Why is that important? Well here is the key fact, this is sort of a trick if you like. But what it's saying is that 0 is less than or equal to a sub n plus the absolute value of a sub n is less than or equal to twice the absolute value of a sub n.

Why is this even true? Well, think about the possibilities. Maybe a sub n is negative. And if a sub n is negative, then I've got a negative number plus well, the absolute value of that negative number. These two things cancel, and I just get zero. And then certainly this is true. Zero is less or equal to zero, is less than or equal to twice some positive number.

Well what if a sub n were positive? Well, then I'd have 0 is less than or equal to a positive number plus itself, cause the absolute value of a positive number is just that same number, is less than equal to twice that same number. Well, in that case, these are equal right, I've got a positive number plus itself. That's the same as twice that positive number. So if a sub n's positive, this is true if a sub n's negative, this is true if a sub n's 0, this is just 0 less than or equal to 0 plus 0 less than equal to 2 times 0. So whether a sub n is positive, whether it's 0, whether it's negative, no matter what happens, this is a true statement.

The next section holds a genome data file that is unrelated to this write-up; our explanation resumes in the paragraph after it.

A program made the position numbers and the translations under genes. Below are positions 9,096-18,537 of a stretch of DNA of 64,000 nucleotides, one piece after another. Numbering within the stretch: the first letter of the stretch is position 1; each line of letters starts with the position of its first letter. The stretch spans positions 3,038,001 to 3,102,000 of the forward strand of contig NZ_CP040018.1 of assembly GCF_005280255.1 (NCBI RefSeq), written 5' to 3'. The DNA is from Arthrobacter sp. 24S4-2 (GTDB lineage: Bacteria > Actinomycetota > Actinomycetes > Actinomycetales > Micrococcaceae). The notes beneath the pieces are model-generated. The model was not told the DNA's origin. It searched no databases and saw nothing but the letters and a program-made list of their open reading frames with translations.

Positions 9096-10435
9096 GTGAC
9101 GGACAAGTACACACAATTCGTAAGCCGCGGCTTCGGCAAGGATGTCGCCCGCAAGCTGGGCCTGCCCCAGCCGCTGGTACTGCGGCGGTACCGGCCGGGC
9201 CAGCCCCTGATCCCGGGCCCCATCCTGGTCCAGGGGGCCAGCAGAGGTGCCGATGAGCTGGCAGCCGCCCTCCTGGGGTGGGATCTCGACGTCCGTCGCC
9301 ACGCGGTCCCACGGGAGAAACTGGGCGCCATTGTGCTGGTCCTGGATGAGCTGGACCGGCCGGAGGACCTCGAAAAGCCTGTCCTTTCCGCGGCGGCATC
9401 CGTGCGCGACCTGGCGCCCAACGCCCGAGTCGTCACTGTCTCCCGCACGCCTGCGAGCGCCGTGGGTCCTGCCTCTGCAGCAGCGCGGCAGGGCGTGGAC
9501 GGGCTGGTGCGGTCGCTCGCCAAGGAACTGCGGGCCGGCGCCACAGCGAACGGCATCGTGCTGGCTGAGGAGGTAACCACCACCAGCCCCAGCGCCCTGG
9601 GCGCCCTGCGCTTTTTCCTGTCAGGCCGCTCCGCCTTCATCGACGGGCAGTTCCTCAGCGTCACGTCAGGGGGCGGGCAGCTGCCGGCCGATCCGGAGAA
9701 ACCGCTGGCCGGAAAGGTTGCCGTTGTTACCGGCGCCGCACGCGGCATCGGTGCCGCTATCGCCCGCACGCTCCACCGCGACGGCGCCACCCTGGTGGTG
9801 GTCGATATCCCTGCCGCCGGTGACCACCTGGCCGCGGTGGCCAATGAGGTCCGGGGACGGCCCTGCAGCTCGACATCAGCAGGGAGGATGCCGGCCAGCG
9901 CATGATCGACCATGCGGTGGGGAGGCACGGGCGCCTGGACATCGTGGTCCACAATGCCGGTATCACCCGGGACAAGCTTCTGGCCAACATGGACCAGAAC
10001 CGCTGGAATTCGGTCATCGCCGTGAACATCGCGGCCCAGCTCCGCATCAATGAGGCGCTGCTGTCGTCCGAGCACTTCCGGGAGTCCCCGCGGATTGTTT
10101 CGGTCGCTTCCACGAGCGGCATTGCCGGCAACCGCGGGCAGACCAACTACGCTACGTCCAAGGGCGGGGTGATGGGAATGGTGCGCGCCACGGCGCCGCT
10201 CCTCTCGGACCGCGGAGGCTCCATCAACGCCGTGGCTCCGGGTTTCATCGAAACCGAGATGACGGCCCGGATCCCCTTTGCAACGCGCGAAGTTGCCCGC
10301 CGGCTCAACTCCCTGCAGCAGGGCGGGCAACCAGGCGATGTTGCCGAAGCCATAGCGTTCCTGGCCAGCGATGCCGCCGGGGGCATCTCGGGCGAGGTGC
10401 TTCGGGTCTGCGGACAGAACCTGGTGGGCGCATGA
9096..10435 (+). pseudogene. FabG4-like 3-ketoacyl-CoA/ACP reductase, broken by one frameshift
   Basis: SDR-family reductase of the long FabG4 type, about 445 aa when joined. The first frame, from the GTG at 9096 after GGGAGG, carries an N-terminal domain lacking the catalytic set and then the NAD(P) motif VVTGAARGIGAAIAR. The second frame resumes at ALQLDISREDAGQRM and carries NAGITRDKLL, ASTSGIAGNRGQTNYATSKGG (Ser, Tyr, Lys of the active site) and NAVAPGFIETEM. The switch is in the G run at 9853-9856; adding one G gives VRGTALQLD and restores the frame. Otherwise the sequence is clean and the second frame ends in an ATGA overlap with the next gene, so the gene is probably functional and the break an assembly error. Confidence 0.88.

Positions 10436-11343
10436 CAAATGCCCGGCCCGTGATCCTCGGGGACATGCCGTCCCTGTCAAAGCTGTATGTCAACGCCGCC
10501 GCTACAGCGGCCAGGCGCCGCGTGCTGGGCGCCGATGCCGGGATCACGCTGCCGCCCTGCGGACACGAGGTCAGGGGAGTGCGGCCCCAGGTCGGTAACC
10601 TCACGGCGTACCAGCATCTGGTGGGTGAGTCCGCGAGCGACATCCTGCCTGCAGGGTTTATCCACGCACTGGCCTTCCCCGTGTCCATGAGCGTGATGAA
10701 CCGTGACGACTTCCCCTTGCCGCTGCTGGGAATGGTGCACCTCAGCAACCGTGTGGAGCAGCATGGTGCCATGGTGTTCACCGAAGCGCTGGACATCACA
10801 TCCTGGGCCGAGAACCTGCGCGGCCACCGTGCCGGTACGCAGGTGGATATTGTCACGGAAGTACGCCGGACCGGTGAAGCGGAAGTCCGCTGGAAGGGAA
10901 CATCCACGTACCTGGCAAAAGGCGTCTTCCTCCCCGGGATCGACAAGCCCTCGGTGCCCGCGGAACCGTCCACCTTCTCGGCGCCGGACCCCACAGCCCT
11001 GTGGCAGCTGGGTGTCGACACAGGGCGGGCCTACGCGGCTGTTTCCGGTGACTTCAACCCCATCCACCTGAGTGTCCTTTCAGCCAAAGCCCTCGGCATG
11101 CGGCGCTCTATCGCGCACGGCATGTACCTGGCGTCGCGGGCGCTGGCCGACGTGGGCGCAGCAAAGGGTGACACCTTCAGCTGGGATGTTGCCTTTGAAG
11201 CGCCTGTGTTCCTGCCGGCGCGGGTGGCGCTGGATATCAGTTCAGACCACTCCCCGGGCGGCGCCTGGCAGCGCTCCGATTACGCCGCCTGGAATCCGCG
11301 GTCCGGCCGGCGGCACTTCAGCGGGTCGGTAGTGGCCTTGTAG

Now we can apply the comparison test. So by the comparison test this series converges right. The sum of these converges the side angles from 1 to infinity of a sub n plus the absolute value of a sub n. Well that's term wise less than this convergent series and all the terms are non negative so that means this series converges. but now our original series can be written in terms of this series and the sum of the absolute values in the a sub n's. So what I got is this series converges, this series converges, but the difference of these two series is the series that I'm originally interested in, right. And the difference of convergent series converges so that mean that the series just the sum of the a sub n's converges. Which is exactly what I wanted to show. So we prove the theorem. Alright, if a series converges absolutely, then it just plain old converges. And that really justifies the terminology. I'm calling this, well everybody calls this, absolute convergence, because it's a strong kind of convergence. Absolute convergence implies convergence, so absolute convergence is even stronger than just regular old convergence. [SOUND]